A former CBC employee who says Jian Ghomeshi, an ex-radio host at the public broadcaster, allegedly sexually harassed her at work is shocked and outraged that the nature of her allegation is being disputed.

In an interview with CBC News, the woman, who has asked to remain anonymous, says she is infuriated at suggestions she did not tell a colleague familiar with union matters in 2010 that Ghomeshi made lewd sexual comments to her.

"This is infuriating. There is not a chance in the world that I would have stuck my neck out, gone to the union —something I felt deeply uncomfortable about doing for fear of being seen as a whiner or a baby — and not said everything that was happening to me. I am not someone who holds information back."

But what she shared is being questioned by the Canadian Media Guild, the trade union that represents most CBC employees.

In an interview Wednesday, CMG president Carmel Smyth said, "from the information from our investigation the actual seriousness of the complaint, its sexual nature, wasn't shared at that time."

The woman claims on one occasion, in 2007, Ghomeshi leaned in and said "I want to hate f--k you to wake you up" after he noticed her yawning during a morning meeting,

That same day, as they walked to the radio studio, she alleges Ghomeshi said he wanted to "grudge f--k" her. The woman also alleges that on at least one occasion, Ghomeshi physically groped her.

Afraid to speak out, the woman said she confided only in close friends and colleagues. But in 2010, she says she approached Timothy Neesam, a CBC employee familiar with union matters, for advice. She says she told him about Ghomeshi’s inappropriate behaviour.

The woman did not file a formal complaint but recently reached out again to Neesam via email this year to discuss their conversation from years earlierCBC News has obtained the recent email correspondence between them, which began in July. 

In that exchange, Neesam wrote to her saying he remembers their initial conversation. In an email dated Oct. 28, 2014, Neesam said he remembers her telling him "about Jian behaving inappropriately (verbally/in attitude) toward you."

But the next day, Neesam added, "I have no recollection of you telling me about physical touching," and, "it's not information that I would have excluded from any of my conversations with anyone."

In the same email he says the information "was passed verbatim to the CBC radio manager, and also verbatim to the Q executive producer. Senior management is now aware of those conversations."

Arif Noorani, the former executive producer of Q who has since taken a position with a different CBC Radio program, has repeatedly insisted, "At no point was an allegation of sexual harassment brought to my attention."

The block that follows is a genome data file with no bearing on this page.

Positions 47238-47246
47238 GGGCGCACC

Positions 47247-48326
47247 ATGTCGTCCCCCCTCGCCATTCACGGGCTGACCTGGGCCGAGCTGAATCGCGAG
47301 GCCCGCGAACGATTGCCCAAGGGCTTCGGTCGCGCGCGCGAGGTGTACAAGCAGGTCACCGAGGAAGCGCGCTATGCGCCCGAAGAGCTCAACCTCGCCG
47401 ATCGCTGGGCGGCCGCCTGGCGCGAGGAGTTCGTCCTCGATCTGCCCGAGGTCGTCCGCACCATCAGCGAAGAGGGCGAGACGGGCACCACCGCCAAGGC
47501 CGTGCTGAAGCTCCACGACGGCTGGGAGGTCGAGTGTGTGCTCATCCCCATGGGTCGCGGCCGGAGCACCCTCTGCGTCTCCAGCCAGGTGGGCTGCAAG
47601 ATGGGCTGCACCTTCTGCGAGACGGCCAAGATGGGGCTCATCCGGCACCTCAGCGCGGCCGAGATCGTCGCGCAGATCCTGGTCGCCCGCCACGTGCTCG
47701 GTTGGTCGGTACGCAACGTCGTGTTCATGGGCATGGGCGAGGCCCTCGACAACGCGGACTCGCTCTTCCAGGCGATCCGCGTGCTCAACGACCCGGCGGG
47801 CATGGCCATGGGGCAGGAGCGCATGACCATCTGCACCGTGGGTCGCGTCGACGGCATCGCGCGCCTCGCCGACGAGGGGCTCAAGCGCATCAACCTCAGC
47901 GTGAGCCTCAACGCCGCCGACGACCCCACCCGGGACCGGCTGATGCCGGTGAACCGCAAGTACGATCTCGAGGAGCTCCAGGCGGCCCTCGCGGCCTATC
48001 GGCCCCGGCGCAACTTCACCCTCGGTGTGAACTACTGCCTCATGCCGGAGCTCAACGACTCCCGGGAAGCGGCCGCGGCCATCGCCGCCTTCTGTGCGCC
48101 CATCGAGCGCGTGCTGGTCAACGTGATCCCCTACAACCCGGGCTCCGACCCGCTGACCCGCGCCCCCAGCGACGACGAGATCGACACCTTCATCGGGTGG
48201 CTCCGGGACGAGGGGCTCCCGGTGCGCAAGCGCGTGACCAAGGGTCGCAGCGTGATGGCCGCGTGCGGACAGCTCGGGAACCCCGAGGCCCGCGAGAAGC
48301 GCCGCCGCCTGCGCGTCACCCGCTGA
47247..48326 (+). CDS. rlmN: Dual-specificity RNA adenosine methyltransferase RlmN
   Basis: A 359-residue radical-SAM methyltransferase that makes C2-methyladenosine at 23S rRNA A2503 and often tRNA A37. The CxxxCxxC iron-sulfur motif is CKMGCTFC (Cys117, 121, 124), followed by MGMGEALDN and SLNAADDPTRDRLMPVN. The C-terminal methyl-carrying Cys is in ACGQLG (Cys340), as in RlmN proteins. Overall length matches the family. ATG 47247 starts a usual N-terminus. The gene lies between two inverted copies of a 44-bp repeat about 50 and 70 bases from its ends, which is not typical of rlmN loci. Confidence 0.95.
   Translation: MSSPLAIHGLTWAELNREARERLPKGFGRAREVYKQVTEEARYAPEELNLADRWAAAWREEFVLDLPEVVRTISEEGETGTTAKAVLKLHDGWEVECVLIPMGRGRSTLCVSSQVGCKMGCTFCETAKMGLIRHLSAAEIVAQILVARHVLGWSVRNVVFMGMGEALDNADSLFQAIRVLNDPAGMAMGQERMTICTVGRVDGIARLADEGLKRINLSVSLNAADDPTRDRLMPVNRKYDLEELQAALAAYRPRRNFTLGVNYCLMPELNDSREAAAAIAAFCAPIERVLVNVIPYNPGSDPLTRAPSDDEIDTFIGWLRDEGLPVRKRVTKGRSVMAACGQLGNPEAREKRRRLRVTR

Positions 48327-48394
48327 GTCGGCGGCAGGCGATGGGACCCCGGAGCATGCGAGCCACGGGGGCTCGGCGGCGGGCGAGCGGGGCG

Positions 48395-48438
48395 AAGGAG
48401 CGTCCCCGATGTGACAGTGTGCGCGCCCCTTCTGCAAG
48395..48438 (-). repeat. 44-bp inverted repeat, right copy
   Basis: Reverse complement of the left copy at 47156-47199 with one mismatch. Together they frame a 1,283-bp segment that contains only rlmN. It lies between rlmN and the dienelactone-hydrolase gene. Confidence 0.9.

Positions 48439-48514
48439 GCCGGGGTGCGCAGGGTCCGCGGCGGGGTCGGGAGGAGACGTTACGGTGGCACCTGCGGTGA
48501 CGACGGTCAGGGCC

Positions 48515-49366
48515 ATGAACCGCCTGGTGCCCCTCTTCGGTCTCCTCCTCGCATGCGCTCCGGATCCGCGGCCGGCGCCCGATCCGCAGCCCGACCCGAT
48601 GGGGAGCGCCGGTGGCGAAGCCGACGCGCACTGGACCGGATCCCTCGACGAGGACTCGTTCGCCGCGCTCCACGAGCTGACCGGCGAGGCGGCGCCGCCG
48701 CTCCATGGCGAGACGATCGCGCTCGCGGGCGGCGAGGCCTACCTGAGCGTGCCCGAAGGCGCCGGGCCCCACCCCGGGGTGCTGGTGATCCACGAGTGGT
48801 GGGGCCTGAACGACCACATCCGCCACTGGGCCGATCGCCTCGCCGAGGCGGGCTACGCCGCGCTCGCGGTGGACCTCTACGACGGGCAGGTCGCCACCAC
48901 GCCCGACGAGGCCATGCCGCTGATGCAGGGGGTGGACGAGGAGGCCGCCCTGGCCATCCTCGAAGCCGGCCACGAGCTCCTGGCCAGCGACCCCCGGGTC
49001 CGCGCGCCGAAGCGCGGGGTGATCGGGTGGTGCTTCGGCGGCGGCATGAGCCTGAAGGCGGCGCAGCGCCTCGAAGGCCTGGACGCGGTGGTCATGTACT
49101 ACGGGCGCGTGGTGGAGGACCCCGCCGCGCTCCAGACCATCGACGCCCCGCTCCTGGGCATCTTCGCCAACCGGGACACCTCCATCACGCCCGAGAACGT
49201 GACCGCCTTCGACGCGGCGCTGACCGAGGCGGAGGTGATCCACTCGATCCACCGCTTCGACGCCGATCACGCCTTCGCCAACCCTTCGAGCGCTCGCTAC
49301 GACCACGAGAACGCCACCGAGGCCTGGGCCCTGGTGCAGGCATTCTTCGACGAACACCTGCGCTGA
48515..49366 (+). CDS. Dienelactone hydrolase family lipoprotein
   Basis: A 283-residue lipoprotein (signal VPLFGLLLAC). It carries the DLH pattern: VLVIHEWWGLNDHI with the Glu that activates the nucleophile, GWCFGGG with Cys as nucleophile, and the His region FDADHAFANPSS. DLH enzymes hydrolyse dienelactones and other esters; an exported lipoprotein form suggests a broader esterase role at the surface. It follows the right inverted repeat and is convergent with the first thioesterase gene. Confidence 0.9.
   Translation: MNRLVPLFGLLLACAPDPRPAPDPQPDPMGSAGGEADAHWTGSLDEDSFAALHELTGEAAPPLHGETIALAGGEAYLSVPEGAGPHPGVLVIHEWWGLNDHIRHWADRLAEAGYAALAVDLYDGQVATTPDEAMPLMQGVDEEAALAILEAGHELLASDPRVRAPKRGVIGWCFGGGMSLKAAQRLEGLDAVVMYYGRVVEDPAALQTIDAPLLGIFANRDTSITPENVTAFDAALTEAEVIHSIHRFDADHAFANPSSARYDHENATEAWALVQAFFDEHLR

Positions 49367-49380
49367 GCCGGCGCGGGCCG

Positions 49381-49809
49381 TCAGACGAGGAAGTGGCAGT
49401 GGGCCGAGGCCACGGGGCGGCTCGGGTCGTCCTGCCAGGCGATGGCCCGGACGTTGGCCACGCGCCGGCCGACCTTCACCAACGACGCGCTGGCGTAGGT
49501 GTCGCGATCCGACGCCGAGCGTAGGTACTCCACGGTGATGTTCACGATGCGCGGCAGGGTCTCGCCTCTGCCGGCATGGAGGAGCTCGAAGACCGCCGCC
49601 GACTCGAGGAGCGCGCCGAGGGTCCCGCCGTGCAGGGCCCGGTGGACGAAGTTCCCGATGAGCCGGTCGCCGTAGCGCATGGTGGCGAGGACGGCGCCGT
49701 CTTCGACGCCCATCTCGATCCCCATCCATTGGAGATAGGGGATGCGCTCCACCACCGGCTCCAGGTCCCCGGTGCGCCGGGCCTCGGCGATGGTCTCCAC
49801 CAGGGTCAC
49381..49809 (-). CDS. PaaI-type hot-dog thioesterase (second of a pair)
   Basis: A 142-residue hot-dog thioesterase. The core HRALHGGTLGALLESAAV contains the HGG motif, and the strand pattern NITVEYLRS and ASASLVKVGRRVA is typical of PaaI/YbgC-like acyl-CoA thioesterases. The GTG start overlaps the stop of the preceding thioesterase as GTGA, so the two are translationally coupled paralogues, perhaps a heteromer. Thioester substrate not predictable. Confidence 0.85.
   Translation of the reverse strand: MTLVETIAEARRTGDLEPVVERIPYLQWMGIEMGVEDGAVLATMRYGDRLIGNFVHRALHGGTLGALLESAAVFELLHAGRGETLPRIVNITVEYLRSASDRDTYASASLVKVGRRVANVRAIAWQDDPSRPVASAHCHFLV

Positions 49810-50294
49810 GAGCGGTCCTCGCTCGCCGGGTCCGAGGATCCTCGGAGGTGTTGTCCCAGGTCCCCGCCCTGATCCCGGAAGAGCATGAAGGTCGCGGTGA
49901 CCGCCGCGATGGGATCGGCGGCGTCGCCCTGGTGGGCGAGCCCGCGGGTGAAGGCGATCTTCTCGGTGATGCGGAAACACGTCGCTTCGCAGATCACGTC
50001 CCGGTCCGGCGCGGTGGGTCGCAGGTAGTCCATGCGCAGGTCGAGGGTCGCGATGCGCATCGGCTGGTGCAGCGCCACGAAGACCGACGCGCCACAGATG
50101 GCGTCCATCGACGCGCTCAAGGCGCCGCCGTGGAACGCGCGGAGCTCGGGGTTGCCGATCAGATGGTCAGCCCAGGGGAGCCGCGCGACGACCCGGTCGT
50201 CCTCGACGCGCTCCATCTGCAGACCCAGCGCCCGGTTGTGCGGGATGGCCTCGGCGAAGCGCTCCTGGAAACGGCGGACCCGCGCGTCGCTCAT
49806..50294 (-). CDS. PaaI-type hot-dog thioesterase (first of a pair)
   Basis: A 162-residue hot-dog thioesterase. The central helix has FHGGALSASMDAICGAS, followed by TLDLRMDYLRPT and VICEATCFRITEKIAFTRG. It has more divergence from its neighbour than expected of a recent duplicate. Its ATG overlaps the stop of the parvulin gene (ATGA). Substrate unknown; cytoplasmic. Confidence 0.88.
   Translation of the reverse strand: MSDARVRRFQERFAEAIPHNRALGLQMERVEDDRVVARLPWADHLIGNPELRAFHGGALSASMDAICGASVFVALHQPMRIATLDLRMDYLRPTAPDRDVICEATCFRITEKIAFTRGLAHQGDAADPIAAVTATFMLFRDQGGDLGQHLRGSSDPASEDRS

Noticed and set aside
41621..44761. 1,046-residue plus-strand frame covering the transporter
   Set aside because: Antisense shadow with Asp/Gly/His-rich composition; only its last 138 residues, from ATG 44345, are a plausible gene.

Neesam has not commented on what he shared with Noorani and has not named the radio manager he also notified.

But CMG president Smyth also said the woman did not bring up any allegations of sexual harassment with Neesam.

“I'm aware of what she is alleging and I am just telling you from my investigation that's not the information I have — it was more along the lines of it being a difficult work place," she told CBC News. 

The woman says she is shocked that her story is being denied.

"It was the very purpose of my going to talk to him (Tim Neesam) for no other reason than for the sexual harassment.

"I’m frustrated because this is a really great opportunity to have a conversation about sexual harassment and abuse in the workplace and that’s not going to happen if they don’t face up to the notion I was telling the truth," she said. 

She says the case has now become a dispute over which version of events is true. 

It’s not clear if any of the woman's allegations were brought to the attention of upper management in 2010. The matter is now being investigated by a third party brought in by CBC. 

CBC spokesperson Chuck Thompson says that the "third-party investigation will seek clarity on this and any allegations of harassment" at the public broadcaster.

Ghomeshi is now the subject of a police investigation after three women filed complaints against him alleging he was physically violent without their consent. Six other women have gone to the media with similar stories.

Ghomeshi has not responded to repeated requests for an interview.

In his latest statement on October 30, he said he intended to meet these allegations directly, and that he doesn't intend to discuss the matter any further with the media.

With files from CBC News producer Sylvene Gilchrist